MA in Sustainability graduate student, Nicole Schiro, shares her experiences from the 2015 Greenbuild International Conference and Expo held in Washington, D.C.


As a lifetime learner, I’m always listening. As a future sustainability practitioner, I tend to absorb and gather lenses to aid the work ahead of me. The Sustainability Program at WFU is extremely lucky; we were one of very few students out of 10,000 participants at Greenbuild this year. The conference opened with the US Secretary of Housing and Urban Development, Julián Castro, the CEO of USGBC, Rick Fedrizzi, and filmmaker James Cameron. I attended sessions focusing on Net Zero in the Free Market, a Government Connect & Learn event, Women in Green: Expanding Diversity, Federal Role in Prevention and Resiliency, Biophilic Design, LEED in Developing Countries, Carbon-Neutrality by 2030, Recovery to Resiliency, and Changing our Relationship to Water. Sessions included stakeholders from private industry, architects and all levels of Government (as a side note, it was an amazing networking opportunity to sit with the Army Corp of Engineers).

Our Fall 2015 classes argued that we need to see human systems as part of natural systems. Greenbuild took it even further, arguing that we should make buildings and spaces alive too. The conference highlighted the user experience in the built environment. I learned that many businesses seek talent acquisition and a well-designed, sustainable building is incentive for talent to stay, even if the talent does not know the building is sustainable. A representative from Cliff Bar highlighted an organization’s journey and the story told to make a comfortable work environment; whether this happens in a building or in a community, my role in sustainability work comes down to the story I can tell that improves the user experience and promotes change. The Women in Green breakout session encouraged co-power, not empower, when working in a community; we work together to solve our community’s problems not through a top-down directive. Communities are vast systems of Expert Citizens (those who live in the community are experts on the community) that we must utilize to facilitate change in our communities.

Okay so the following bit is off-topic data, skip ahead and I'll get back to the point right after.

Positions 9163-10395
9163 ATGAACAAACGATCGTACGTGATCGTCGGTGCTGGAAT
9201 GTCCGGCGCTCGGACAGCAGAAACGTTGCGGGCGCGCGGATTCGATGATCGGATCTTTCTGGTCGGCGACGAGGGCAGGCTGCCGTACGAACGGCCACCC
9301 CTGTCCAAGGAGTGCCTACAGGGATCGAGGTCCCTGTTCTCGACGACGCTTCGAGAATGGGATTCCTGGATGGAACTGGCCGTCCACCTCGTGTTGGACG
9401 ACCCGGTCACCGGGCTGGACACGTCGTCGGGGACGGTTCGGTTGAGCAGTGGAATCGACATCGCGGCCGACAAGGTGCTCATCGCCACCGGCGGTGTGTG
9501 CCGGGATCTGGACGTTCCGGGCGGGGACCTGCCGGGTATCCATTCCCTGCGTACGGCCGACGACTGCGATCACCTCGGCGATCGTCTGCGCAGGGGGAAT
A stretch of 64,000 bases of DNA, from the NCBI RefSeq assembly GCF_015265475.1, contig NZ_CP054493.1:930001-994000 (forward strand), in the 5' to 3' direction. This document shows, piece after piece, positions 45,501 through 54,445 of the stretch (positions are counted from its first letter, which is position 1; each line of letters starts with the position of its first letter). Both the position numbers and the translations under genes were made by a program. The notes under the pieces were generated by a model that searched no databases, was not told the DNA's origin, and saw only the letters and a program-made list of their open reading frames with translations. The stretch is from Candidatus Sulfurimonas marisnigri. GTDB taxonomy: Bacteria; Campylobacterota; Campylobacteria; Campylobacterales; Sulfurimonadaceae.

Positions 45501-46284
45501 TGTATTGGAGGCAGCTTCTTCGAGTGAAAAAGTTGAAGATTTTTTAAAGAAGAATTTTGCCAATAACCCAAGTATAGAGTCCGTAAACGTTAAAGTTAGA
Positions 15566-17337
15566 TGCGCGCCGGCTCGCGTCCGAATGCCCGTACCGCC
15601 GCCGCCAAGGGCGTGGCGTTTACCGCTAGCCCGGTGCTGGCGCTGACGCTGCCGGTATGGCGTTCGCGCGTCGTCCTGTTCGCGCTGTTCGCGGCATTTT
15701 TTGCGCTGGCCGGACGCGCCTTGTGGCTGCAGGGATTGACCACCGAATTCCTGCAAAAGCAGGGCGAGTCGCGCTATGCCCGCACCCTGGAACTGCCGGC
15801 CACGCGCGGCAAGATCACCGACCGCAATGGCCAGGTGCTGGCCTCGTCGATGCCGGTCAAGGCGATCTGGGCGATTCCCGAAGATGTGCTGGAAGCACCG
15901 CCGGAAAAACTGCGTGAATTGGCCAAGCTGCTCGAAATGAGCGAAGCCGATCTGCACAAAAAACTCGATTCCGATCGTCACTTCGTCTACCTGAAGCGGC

The conference reminded me not to lose my love for nature or the smell of trees, grass and the outdoors. The final takeaway is really focusing on message consistency, how much we communicate, and to whom as well as the what. Greenbuild 2015 increased my capacity to see problems from different lenses, which I look forward to using as my thesis research lies ahead.




Nicole is a graduate of UCLA and prior to enrolling at Wake Forest she worked as a high school science teacher in California. Her current research focuses on market message identification to promote inter-generational concern and modern action. She is interested in using her teaching skills to focus communication of sustainable practices to less targeted socioeconomic classes.